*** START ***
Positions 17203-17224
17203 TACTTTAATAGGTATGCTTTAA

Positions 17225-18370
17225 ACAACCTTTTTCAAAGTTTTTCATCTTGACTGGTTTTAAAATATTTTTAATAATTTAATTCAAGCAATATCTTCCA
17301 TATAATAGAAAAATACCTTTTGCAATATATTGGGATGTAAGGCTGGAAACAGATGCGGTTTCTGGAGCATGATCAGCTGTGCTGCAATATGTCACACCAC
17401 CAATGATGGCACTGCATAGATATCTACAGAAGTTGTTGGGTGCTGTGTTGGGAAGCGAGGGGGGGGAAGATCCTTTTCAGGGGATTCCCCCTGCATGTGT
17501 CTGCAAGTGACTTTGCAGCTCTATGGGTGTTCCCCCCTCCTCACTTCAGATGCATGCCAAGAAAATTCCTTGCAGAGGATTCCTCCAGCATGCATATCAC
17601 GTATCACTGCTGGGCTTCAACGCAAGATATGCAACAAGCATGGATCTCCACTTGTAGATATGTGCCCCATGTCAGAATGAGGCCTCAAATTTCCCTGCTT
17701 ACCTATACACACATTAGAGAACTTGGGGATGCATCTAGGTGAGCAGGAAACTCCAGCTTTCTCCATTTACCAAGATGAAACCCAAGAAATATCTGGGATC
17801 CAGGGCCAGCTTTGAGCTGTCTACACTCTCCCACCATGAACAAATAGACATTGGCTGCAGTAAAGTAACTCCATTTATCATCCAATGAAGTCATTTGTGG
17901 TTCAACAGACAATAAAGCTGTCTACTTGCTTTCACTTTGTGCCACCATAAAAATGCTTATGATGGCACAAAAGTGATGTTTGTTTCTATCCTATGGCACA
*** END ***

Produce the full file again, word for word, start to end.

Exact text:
Positions 17203-17224
17203 TACTTTAATAGGTATGCTTTAA

Positions 17225-18370
17225 ACAACCTTTTTCAAAGTTTTTCATCTTGACTGGTTTTAAAATATTTTTAATAATTTAATTCAAGCAATATCTTCCA
17301 TATAATAGAAAAATACCTTTTGCAATATATTGGGATGTAAGGCTGGAAACAGATGCGGTTTCTGGAGCATGATCAGCTGTGCTGCAATATGTCACACCAC
17401 CAATGATGGCACTGCATAGATATCTACAGAAGTTGTTGGGTGCTGTGTTGGGAAGCGAGGGGGGGGAAGATCCTTTTCAGGGGATTCCCCCTGCATGTGT
17501 CTGCAAGTGACTTTGCAGCTCTATGGGTGTTCCCCCCTCCTCACTTCAGATGCATGCCAAGAAAATTCCTTGCAGAGGATTCCTCCAGCATGCATATCAC
17601 GTATCACTGCTGGGCTTCAACGCAAGATATGCAACAAGCATGGATCTCCACTTGTAGATATGTGCCCCATGTCAGAATGAGGCCTCAAATTTCCCTGCTT
17701 ACCTATACACACATTAGAGAACTTGGGGATGCATCTAGGTGAGCAGGAAACTCCAGCTTTCTCCATTTACCAAGATGAAACCCAAGAAATATCTGGGATC
17801 CAGGGCCAGCTTTGAGCTGTCTACACTCTCCCACCATGAACAAATAGACATTGGCTGCAGTAAAGTAACTCCATTTATCATCCAATGAAGTCATTTGTGG
17901 TTCAACAGACAATAAAGCTGTCTACTTGCTTTCACTTTGTGCCACCATAAAAATGCTTATGATGGCACAAAAGTGATGTTTGTTTCTATCCTATGGCACA